Brad Frost had an incredible talk about Style Guide Best Practices and I really hope the slides go up soon because they were great. As someone who admittedly doesn’t have the best design eye, i’m always looking for good ways to see and know if there are style issues I should be concerned about or how to help other on my team or non-developers that I work with think about styling and consistency. I guess, for me, what it comes down to is less “does this look pretty” and more “are we being consistent” which is why I thought this talk was really great AND had some super actionable, tangible takeaways that I can use when trying to use my design eye in the future.
Brad started talking about the idea of companies and brands. As a user, I want to see 1 brand. In order to think about this, someone has to think about six different types of style guides. First, there’s brand identity. Does the brand convert a clear identity of who they are. West Virginia University was given as a brand that does this well. Then there is a design lunges style guide. This related mostly to material design. Third, the voice and tone style guide. How does the company want to speak? What sort of language do they use? Mail chimp is a great example of this. One thing to note is that it’s easy to think about a fun playful tone you want to create for the positive scenarios or confirmation messages, but make sure you’re thinking about how to use that tone and voice for negative scenarios as well, like when a credit card is declined. Fourth, there is the writing style guide for grammar, etc. Fifth, the code style guide which could be things like SMACSS, BEM, css guidelines, modularity, and more. GitHub has a good example of code guidelines. And then finally, pattern libraries looking at the pages, responsive design and looking at designing systems of components. For example, tools like bootstrap and foundation are great but it does mean that so many pages end up looking so similar. The other framework pitfalls might be that you don’t need everything that’s in the package and you’re subscribing to some els’ed structure instead of creating your own. There were a few more pitfall points that I didn’t quite capture in my notes.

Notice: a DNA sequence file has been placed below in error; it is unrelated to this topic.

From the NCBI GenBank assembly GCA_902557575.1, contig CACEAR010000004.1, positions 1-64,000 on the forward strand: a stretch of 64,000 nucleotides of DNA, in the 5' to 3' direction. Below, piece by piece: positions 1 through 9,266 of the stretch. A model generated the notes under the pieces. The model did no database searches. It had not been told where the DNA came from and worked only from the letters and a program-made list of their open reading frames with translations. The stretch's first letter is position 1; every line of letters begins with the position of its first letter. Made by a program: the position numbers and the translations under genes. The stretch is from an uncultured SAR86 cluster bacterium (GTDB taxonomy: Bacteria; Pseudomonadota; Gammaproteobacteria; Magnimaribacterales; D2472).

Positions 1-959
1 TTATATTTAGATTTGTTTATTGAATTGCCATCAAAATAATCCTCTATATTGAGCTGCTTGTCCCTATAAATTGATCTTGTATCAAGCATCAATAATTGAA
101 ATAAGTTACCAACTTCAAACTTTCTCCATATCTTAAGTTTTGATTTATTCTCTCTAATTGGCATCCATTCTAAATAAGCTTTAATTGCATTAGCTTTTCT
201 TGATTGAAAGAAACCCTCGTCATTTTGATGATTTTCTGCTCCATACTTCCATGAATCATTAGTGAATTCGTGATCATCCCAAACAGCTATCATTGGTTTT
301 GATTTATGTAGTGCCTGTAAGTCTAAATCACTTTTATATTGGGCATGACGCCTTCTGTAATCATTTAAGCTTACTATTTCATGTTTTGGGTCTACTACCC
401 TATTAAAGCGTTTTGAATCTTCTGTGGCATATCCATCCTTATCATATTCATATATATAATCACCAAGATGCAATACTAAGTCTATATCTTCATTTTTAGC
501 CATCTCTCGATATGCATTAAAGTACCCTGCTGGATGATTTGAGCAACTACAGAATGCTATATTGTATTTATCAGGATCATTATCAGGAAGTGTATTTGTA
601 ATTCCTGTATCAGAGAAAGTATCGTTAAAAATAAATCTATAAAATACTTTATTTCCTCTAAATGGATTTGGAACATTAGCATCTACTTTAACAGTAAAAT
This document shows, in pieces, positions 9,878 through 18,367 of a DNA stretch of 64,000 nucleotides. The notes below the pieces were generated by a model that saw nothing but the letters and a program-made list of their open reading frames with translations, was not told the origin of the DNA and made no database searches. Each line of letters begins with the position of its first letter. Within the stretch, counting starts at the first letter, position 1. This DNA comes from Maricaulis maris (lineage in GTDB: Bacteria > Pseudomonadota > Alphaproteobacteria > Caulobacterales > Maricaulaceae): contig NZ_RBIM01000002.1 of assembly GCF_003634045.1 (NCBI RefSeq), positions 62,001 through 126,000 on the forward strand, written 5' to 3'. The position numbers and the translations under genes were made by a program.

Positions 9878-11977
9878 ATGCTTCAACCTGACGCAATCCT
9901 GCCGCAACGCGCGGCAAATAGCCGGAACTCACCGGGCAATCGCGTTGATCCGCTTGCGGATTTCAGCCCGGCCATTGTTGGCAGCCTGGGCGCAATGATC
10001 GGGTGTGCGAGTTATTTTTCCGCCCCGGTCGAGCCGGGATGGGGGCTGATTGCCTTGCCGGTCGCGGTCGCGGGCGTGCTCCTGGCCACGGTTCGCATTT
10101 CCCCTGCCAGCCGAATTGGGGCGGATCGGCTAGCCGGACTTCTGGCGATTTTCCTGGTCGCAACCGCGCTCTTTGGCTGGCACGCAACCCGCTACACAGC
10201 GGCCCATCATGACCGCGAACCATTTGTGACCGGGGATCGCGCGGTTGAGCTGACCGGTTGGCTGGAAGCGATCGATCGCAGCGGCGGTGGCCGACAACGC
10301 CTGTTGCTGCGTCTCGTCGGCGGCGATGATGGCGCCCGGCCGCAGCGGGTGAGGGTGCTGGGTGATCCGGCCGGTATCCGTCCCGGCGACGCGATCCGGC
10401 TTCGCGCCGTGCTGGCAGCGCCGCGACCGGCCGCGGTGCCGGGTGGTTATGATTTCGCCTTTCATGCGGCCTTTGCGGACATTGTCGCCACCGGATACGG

The major benefits of pattern libraries, which is what the rest of the talk focused on, are that they promote UI consistency and cohesion, they lead to faster production because you’re not reinventing the wheel every time you need something, there is a shared vocabulary, they’re easier to test, a useful resource (great to go back to as you continue developing), and finally, they are pretty future-friendly because you set them up once and son’t have to set them up again. Brad showed some great examples of how many different button types exist on large airline or bank sites to help demonstrate these points and more. He then went on to talk about how you sell the idea of investing time in creating a pattern library style guide to a company. You can to show, not tell. SO first, conduct an interface inventory which shows the decision-makers all the different button types, styles, etc. (The slide provides a great list of different things you can inventory). This also helps you as the person selling the idea to point out all the inconsistencies which lets you get buy-in, establish a scope of work, lays the groundwork, an plants seeds for spending time on something like this.
Once you are given permission to actually work on this, there’s a great methodology he introduced called the atomic design methodology. He also wrote a book on this which I believe is either free and asks for a donation or is very very well priced. Here’s the methodology… atoms -> molecules -> organisms -> templates -> pages. So, you start with atoms. You want to really break the interface down as much as possible. Look at the
images, etc. The you want to take those atoms and put them together into molecules, a molecule is a UI component like a search form. The the molecules make up an organism so you take the molecules and put them into context like a header might include a search form molecule and a nav molecule. From there, you move on to a template which takes the organisms and puts them into a page layout, so the content and skeleton of a page. Finally, you make a page by putting content into the template. You validate or invalidate the underlying assumptions, you test variations like dashboards, alert messages, etc.
To break it down a different way you can look at it as reference (atoms) -> build (molecules, organisms, and templates) -> review (pages)
You want to stylize pieces at a time and explore different ideas together so that the dev-designer interaction isn’t do the discovery, then do all the design, then hand it over complete to the developers. Make you’re you’re making element collages and not putting too much time into high fidelity mockups too early.comments powered by Disqus